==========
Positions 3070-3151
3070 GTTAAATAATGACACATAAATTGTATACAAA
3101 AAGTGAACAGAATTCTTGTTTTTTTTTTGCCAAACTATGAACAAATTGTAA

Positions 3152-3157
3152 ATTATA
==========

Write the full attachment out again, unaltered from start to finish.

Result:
Positions 3070-3151
3070 GTTAAATAATGACACATAAATTGTATACAAA
3101 AAGTGAACAGAATTCTTGTTTTTTTTTTGCCAAACTATGAACAAATTGTAA

Positions 3152-3157
3152 ATTATA